Between 2012 and 2018, New York State established Health Homes – groups of healthcare and service providers working together – to ensure care for disabled individuals in a managed care structure. Health Homes receive a per-member, per-month payment for services. CCOs are specialized Health Homes that work with individuals with developmental disabilities and their families to coordinate services.
The investigation found Mascari’s employment status with the Research Foundation for Mental Hygiene, Inc (RFMH) – a “closely affiliated entity” – was unclear:
If Mascari was hired as a part-time consultant by RFMH and not a full-time State employee, Mascari would not be subject to the New York State’s conflict of interest provisions in the Public Officers Law. He was retained for a fixed period and did not receive benefits provided to State employees, including sick leave, health insurance and ability to participate in the State’s retirement system.
However, Mascari’s hiring by RFMH appeared to make him an employee of that organization, as he received W-2 and I-9 Forms to report compensation, instead of a 1099-MISC Form, which is used to report compensation for contractors/nonemployees. He also completed an RFMH Employee Appointment Form and received an employee manual. In response to a question from the Inspector General about Mascari’s employment status, RFMH’s director of human resources stated that he was an employee. As an employee of RFMH, which is considered a “closely affiliated entity” in state law, Mascari would then indeed be a public officer bound by the Public Officers Law and the State’s Code of Ethics – and subject to the jurisdiction of JCOPE.
The Inspector General found that RFMH and OPWDD should have taken more care in assessing Mascari’s employment status and mitigating potential conflicts of interest.
The investigation found that in as early as February 2018, Mascari and Delaney – using State email – began to discuss Delaney’s future employment with PHP. Under Public Officers Law, Mascari’s solicitation should have prompted Delaney to consult the OPWDD ethics officer to determine whether she should be recused from further work on the CCO/HH program. Additionally, Mascari’s recruitment of Delaney should not have been conducted during State time and using State resources. His actions further underscored the importance of a consultation from either the agency ethics officer and/or JCOPE.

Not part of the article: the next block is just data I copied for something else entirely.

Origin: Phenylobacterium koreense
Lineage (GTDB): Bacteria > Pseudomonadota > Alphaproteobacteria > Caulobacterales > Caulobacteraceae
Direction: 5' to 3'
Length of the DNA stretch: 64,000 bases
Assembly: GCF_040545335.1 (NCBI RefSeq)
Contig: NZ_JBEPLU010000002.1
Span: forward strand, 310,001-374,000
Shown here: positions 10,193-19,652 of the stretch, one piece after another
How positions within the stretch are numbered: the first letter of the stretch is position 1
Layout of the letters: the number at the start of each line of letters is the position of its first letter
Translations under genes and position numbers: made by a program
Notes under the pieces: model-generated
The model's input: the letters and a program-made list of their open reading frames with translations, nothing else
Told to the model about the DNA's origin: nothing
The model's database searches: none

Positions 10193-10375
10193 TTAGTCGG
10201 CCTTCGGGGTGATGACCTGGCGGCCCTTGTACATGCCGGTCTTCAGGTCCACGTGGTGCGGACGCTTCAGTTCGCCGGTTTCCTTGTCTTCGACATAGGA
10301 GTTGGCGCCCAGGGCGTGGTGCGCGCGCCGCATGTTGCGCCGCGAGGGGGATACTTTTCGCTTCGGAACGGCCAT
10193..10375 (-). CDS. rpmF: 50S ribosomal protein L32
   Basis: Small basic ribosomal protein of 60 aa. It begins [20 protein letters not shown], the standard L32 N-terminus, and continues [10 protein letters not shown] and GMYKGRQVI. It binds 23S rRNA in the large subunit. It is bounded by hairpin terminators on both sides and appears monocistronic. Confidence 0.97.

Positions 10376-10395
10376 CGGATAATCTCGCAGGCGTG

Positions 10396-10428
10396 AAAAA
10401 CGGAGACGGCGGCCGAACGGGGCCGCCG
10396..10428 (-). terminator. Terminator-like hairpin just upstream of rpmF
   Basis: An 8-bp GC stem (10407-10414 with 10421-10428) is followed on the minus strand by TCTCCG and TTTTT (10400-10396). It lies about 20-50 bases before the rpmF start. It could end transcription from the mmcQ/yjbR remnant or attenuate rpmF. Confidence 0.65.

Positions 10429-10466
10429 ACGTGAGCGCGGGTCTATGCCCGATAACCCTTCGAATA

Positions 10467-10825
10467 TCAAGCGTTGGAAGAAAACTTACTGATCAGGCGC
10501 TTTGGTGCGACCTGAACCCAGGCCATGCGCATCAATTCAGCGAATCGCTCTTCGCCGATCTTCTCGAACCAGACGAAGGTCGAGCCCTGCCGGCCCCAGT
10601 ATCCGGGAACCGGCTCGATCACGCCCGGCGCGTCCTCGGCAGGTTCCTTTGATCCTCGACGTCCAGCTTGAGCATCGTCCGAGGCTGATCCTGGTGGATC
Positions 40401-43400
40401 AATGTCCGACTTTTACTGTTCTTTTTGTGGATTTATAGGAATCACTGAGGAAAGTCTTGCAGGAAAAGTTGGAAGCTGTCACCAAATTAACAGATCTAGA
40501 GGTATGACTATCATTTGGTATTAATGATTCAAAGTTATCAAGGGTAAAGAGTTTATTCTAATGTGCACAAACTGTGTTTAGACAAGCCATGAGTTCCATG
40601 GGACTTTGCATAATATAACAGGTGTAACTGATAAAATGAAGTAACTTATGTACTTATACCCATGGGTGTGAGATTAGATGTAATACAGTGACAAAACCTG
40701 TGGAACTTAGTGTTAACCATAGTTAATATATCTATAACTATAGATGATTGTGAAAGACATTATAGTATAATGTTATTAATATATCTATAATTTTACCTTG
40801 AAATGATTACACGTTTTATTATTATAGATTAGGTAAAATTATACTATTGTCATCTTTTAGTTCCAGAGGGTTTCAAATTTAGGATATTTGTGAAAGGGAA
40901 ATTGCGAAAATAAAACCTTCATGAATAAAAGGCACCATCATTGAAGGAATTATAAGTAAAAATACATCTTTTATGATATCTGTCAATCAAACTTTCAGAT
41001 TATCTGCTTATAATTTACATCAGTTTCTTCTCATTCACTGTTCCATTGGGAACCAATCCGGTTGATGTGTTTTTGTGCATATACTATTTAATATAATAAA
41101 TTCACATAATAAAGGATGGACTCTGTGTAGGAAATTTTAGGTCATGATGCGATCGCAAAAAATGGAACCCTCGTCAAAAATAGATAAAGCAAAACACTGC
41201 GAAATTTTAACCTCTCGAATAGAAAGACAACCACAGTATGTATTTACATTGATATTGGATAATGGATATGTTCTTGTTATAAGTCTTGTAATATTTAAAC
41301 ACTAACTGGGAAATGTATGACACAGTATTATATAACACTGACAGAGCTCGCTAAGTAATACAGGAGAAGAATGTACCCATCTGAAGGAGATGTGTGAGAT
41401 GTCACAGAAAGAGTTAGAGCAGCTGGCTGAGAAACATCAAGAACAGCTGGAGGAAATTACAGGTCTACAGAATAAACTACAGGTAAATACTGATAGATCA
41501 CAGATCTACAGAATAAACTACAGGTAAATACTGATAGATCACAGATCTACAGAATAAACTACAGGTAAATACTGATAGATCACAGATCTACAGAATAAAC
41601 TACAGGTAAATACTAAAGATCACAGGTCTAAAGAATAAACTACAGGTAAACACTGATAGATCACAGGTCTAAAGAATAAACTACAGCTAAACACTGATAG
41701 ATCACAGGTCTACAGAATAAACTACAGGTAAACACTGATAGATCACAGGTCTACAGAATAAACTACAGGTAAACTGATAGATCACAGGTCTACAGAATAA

While Delaney ultimately requested and received an informal advisory opinion on the matter from JCOPE, she only sought an opinion regarding potential post-employment conflicts of interest and did not seek an opinion regarding any current conflicts she might have with respect to PHP.
The Inspector General would typically refer such ethical issues to JCOPE for its review. However, as Delaney left State service on January 1, 2019, JCOPE’s jurisdiction over Delaney expired on January 1, 2020. The matter was referred to the Inspector General’s Office in September 2020.
The Inspector General’s Report, “Investigation of Alleged Irregularities Involving Care Coordination Organizations in the State’s Health Home Program at the New York State Office for People With Developmental Disabilities and the Department of Health“ is online.